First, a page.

Photograph from Warner Bros. Entertainment Inc.
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Review: ‘The Curse of La Llorona’ is an efficient scare machine with a Mexican flavor

This latest entry in The Conjuring universe of horror movies hits all the right beats--but its villains could use a little more personality.
Andrew Paredes | May 03 2019

Directed by Michael Chaves

Starring Linda Cardellini, Raymond Cruz, Patricia Velásquez

The jolts come at a fairly regular pace in The Curse of La Llorona, an efficient scare machine that serves as the latest entry in The Conjuring universe of horror movies. This time, the horror reaches into Mexican folklore for inspiration, as a Los Angeles social worker named Anna (Green Book’s Linda Cardellini) investigates reports of child abuse in a Latino household led by a visibly unhinged mother (Patricia Velásquez). The mom insists that what appears to be abuse is actually protection from La Llorona (Marisol Ramirez), a spectral weeping woman whose hatred of her unfaithful husband causes her to murder her kids. It doesn’t take long for the supernatural goings-on to infect Anna’s own home, as she struggles to first accept the myth, then protect her own children (Roman Christou and Jaynee-Lynne Kinchen).

Photograph from Warner Bros. Entertainment Inc.

 

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Photograph from Warner Bros. Entertainment Inc.

The Curse of La Llorona is connected to the Conjuring movies by the slightest of threads: Father Perez (Tony Amendola), reprising his role in the Annabelle movies to tell Anna that—surprise!—evil exists, and to point her in the direction of Rafael Olvera (The Closer’s Raymond Cruz), a failed priest/shaman. Cruz is easily the best thing about the movie, imbuing his supernatural warrior character with such authority that even when he dips into deadpan humor, he loses none of his worn gravitas. That authority comes in handy, because it makes Anna (and the audience) believe that pulling up stakes and moving out of her creepy house—with its shadowy corners, billowing curtains, and phantom-housing backyard pool—is futile.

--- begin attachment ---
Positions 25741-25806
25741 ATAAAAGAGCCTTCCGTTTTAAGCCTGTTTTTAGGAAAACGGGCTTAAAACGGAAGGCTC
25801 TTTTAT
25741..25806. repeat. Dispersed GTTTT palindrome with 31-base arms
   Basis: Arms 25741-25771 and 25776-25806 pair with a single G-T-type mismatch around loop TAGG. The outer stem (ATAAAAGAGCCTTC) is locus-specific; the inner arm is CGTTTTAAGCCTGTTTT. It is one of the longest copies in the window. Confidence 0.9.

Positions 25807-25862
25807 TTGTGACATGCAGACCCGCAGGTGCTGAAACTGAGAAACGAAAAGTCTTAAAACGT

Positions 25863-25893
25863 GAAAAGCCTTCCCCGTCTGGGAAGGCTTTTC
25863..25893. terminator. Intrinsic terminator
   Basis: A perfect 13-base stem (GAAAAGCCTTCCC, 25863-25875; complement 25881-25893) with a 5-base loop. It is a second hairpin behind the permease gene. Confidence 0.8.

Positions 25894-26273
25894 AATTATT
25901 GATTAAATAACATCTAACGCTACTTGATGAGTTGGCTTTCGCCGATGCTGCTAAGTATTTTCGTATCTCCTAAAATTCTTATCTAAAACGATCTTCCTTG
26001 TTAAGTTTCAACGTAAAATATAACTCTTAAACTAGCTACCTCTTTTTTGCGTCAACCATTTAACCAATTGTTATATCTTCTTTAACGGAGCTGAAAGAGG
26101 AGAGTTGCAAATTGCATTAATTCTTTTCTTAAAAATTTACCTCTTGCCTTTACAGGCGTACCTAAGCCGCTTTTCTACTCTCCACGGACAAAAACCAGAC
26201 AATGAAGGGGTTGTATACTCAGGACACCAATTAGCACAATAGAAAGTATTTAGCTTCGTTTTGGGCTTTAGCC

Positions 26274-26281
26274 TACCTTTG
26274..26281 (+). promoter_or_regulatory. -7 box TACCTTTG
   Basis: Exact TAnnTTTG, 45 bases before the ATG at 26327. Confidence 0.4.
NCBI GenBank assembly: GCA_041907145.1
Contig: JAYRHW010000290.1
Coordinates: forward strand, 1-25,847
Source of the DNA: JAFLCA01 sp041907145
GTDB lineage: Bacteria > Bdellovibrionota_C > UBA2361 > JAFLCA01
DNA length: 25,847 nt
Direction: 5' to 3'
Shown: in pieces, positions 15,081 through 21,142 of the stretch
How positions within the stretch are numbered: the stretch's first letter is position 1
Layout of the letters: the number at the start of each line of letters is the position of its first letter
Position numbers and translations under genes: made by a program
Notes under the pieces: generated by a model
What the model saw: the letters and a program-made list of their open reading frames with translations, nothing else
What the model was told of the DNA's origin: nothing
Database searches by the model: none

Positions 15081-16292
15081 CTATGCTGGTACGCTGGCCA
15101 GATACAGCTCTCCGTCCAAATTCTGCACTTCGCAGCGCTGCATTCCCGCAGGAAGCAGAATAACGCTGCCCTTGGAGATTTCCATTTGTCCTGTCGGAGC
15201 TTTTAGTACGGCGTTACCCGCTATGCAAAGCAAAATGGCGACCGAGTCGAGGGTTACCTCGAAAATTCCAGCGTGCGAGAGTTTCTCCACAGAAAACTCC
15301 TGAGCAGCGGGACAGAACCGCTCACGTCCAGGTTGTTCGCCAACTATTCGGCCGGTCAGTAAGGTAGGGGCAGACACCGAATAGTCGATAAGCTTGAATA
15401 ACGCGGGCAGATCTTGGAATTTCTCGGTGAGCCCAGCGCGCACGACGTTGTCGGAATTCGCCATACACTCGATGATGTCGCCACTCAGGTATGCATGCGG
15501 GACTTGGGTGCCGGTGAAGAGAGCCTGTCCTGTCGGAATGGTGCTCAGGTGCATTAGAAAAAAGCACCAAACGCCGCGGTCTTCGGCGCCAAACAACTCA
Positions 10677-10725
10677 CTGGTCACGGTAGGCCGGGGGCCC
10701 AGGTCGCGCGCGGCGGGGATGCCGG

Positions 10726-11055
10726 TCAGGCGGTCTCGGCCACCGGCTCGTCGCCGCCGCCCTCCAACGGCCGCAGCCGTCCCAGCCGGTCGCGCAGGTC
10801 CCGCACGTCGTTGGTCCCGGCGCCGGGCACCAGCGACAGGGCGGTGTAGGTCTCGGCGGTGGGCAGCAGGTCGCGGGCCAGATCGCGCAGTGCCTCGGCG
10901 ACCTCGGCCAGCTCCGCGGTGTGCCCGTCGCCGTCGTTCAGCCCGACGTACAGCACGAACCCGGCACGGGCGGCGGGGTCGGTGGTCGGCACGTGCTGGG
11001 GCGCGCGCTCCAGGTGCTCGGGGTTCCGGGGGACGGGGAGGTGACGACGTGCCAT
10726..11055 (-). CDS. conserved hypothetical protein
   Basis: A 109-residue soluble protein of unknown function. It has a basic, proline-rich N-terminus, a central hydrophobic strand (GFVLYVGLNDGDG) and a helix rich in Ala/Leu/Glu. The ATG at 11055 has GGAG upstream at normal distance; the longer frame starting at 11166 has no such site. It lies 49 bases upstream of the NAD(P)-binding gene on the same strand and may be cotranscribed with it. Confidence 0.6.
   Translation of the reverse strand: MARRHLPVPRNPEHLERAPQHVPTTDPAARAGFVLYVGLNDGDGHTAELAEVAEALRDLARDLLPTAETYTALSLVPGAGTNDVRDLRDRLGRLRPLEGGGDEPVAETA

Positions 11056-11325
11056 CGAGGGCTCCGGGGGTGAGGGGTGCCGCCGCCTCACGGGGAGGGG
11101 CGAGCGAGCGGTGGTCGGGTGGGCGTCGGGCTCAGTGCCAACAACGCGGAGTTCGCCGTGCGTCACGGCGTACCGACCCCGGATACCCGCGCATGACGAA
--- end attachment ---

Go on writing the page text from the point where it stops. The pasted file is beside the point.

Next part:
Photograph from Warner Bros. Entertainment Inc.

Chaves makes full use of his milieu, setting up the geography and atmosphere, basically doing things right. I just wish the movie had a bit more ambition to it beyond hitting its beats. There’s a reason why I started out the review with the word “jolts”; La Llorona doesn’t traffic so much in actual menace as jump scares, and when it does go for menace, it goes for the easy mark of child endangerment. None of the chills run a cold knife’s edge on the psyche, and it certainly doesn’t make the effort to make its villain interesting in the way that the two Conjuring movies did. As stated earlier, The Curse of La Llorona is an efficient scare machine, the kind you can switch off once you leave the cineplex.

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